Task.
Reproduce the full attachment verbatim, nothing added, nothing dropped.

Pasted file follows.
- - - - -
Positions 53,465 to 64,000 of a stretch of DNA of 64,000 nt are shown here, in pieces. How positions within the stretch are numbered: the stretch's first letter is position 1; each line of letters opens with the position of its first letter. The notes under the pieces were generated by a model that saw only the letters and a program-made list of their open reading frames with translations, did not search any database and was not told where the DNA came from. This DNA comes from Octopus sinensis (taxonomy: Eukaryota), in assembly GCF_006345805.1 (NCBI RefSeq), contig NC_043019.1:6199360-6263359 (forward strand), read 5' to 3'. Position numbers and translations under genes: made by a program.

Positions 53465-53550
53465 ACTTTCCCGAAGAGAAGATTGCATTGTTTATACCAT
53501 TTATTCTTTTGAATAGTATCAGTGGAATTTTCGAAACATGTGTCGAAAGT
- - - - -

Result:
Positions 53,465 to 64,000 of a stretch of DNA of 64,000 nt are shown here, in pieces. How positions within the stretch are numbered: the stretch's first letter is position 1; each line of letters opens with the position of its first letter. The notes under the pieces were generated by a model that saw only the letters and a program-made list of their open reading frames with translations, did not search any database and was not told where the DNA came from. This DNA comes from Octopus sinensis (taxonomy: Eukaryota), in assembly GCF_006345805.1 (NCBI RefSeq), contig NC_043019.1:6199360-6263359 (forward strand), read 5' to 3'. Position numbers and translations under genes: made by a program.

Positions 53465-53550
53465 ACTTTCCCGAAGAGAAGATTGCATTGTTTATACCAT
53501 TTATTCTTTTGAATAGTATCAGTGGAATTTTCGAAACATGTGTCGAAAGT